via Daily Prompt: Simmer

I don’t cook so my main association with simmer is the phrase ‘simmer down.’ There are times when I could stand to simmer down, there are times when we could all stand to simmer down. It can be hard for me to be control my temper when I’m upset and it’s gotten me in trouble. I regret some of the things I’ve said and done in anger. I feel bad about the hurt my angry outbursts have caused people I care about and the damage they’ve done to our relationships. When I look back at some of the things that triggered  my angry outbursts they hardly seem worth getting angry about. I guess in moments of rage I should ask myself if this issue is going to upset me so much a month from now and if it’s not going to upset me then, I shouldn’t let it upset me so much now.

Of course I’ve had instances of anger that I think were perfectly justified and I’ve gotten angry at people I really don’t like but some of the things I said in anger really didn’t do me any favors. They reflected badly on me and gave the other person ammunition against me. Being really angry can hinder my ability to be clever and witty. A clever, witty response is always better than a “Fuck you, asshole!”

On the other hand, telling someone else to simmer down is mostly just obnoxious. I saw a meme that said “Never in the history of calming down has telling someone to calm down worked” and it seems pretty accurate. Telling someone to simmer down is especially awful when it comes in the form of tone policing, which is an attempt to detract from the validity of a statement by attacking the tone in which it was presented, rather than the statement itself.

I see it most often in online debates about topics such as racism, sexism, ableism and homophobia. Discrimination, oppression and violations of human rights are things we should all be angry about it. They are things we cannot afford to ‘simmer down’ about and there’s no reason to play nice with or be polite to abusers, oppressors or those who support and defend them.  It’s also an example of sexism itself since women are told to simmer down much more often than men are.

A few months ago I was criticized on Facebook for my ‘unnecessary anger’ towards Nazi apologists and homophobes. Sorry, I have no plans to simmer down in that regard.


via Daily Prompt: Carousel

When I was a little girl, I attended a summer day camp called Camp Carousel, sponsored by the YMCA.  I assume that camp is now defunct because Google gives me nothing. It will just have to live on in my memory.

I was only four years old when I attended so I don’t remember much about it. What I do remember is that the camp shirts were yellow. I believe the logo was a carousel horse but I could just be making that up. Another thing I remember is that we sang a lot of songs. My favorite song was Down By The Bay. I love animals and making rhymes so that song was right up my alley. My least favorite song was “The Littlest Worm I Ever Saw”. The idea of sipping a worm through a soda straw was so gross and unpleasant that I wondered why anyone would write a song about it. I also wondered why the idiot in that song took a sip after the poor worm told him not to.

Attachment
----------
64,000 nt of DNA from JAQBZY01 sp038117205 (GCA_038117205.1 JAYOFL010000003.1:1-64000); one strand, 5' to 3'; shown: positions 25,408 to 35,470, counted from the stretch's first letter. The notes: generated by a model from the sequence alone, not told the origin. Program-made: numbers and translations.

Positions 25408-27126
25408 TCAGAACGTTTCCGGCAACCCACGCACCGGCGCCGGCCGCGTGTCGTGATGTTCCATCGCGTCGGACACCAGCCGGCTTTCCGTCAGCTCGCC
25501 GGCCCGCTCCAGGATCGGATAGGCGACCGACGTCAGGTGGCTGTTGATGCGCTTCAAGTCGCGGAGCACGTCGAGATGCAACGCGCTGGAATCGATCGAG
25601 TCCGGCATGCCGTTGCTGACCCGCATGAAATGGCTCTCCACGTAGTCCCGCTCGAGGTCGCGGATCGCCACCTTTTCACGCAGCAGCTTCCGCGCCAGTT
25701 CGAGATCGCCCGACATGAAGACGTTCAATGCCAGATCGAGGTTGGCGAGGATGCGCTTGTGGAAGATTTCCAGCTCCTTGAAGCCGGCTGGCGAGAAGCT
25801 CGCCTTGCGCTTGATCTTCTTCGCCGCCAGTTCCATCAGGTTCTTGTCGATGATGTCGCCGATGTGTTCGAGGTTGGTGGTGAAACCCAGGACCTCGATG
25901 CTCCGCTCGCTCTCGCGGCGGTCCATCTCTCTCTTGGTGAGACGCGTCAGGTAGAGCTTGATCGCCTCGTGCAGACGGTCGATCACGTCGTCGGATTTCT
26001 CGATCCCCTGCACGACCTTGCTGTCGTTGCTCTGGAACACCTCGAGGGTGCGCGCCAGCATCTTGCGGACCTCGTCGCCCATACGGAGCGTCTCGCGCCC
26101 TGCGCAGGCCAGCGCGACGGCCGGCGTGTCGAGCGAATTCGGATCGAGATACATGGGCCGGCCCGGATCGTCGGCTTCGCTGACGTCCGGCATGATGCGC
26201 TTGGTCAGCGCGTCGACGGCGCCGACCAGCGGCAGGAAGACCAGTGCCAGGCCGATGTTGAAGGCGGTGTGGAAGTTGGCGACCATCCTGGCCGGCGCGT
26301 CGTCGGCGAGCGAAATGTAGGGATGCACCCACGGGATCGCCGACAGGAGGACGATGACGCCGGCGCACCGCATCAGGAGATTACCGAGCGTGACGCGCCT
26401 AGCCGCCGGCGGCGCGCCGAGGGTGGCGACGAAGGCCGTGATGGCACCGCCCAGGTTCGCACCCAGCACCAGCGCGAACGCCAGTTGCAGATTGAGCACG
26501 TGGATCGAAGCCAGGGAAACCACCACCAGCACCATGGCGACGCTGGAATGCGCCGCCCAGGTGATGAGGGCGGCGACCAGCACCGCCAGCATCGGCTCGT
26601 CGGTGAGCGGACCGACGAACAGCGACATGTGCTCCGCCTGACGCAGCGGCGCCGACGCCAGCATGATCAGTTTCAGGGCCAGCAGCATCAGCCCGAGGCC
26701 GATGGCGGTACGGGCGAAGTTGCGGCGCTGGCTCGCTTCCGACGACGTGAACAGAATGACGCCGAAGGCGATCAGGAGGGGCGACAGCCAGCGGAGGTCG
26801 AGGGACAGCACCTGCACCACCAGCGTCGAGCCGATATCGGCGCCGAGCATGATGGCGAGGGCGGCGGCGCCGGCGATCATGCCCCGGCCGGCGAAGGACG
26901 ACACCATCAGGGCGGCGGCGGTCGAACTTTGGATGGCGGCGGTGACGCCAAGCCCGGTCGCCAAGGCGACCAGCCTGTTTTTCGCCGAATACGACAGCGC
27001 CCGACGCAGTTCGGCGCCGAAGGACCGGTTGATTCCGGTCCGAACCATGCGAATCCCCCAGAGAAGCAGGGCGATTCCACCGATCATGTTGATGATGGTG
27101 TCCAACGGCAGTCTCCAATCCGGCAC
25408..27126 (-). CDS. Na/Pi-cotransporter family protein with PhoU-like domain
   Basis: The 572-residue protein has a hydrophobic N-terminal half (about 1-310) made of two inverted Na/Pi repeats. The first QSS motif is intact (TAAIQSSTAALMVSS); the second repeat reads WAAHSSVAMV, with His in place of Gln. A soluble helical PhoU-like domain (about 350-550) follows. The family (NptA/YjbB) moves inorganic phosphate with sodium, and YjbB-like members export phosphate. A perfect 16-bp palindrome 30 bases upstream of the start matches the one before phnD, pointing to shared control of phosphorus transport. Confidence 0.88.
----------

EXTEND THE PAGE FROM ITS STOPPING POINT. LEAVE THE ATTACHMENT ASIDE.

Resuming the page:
The songs were often sung by my godmother as she played her guitar. She was a camp counselor and she drove my brother and I to camp every day. One day in the car she said “Kira, why is it that you talk in the car but not at camp and Michael, why is it that you talk at camp but not in the car?” I can’t answer for my brother but for myself I can say that at that point I was a painfully shy kid who had a hard time socializing with her peers.

None of that was really about carousels though. Sorry, this is my first attempt at the daily prompt. Anyway…carousels…they’re okay, I guess. Around the same time of my life that I attended Camp Carousel, my babysitter took me to a mall that had a large carousel.  I rode it and enjoyed it.

When I was a teenager I heard a song called “Wall of Death”   Here’s a sampling of the lyrics:

Let me ride on the wall of death one more time
You can waste your time on the other rides
but this is the nearest to being alive
Let me take my chances on the Wall of Death


Well you’re going nowhere when you ride on the carousel
And maybe you’re strong, but what’s the use of ringing a bell
The switchback will make you crazy
Beware of the bearded lady
Oh let me take my chances on the Wall of Death
You are going nowhere when you ride on the carousel


For most of my childhood I stuck to slow, tame rides like carousels because I was afraid to go on fast and furious rides like roller coasters. That changed when I went on a class field trip to Hershey park at the end of 8th grade. My best friend Ava suggested we go on a roller coaster. I refused but once she’d assured me this roller coaster did not go upside down, she was able to convince me. Once we’d been strapped in to our seats Ava said to me “Kira, I’m going to tell you something that’s really going to piss you off.”


“I was lying to you. This roller coaster does go upside down.”

“Ah! Why did you do that?”

“Because I knew it was the only way I could convince you to ride.”

“Oh no…”

“Don’t worry, you’ll enjoy it.”

And I did enjoy it. The roller coaster gave me such a rush of adrenaline and exhilaration, the kind that could not be achieved with a carousel  From then on I was an enthusiastic roller coaster rider.

A few weeks ago I was at a park in Jersey City that has a carousel. My father asked me if I wanted to ride it. I declined but if there had been a Wall of Death I would have taken my chances on it.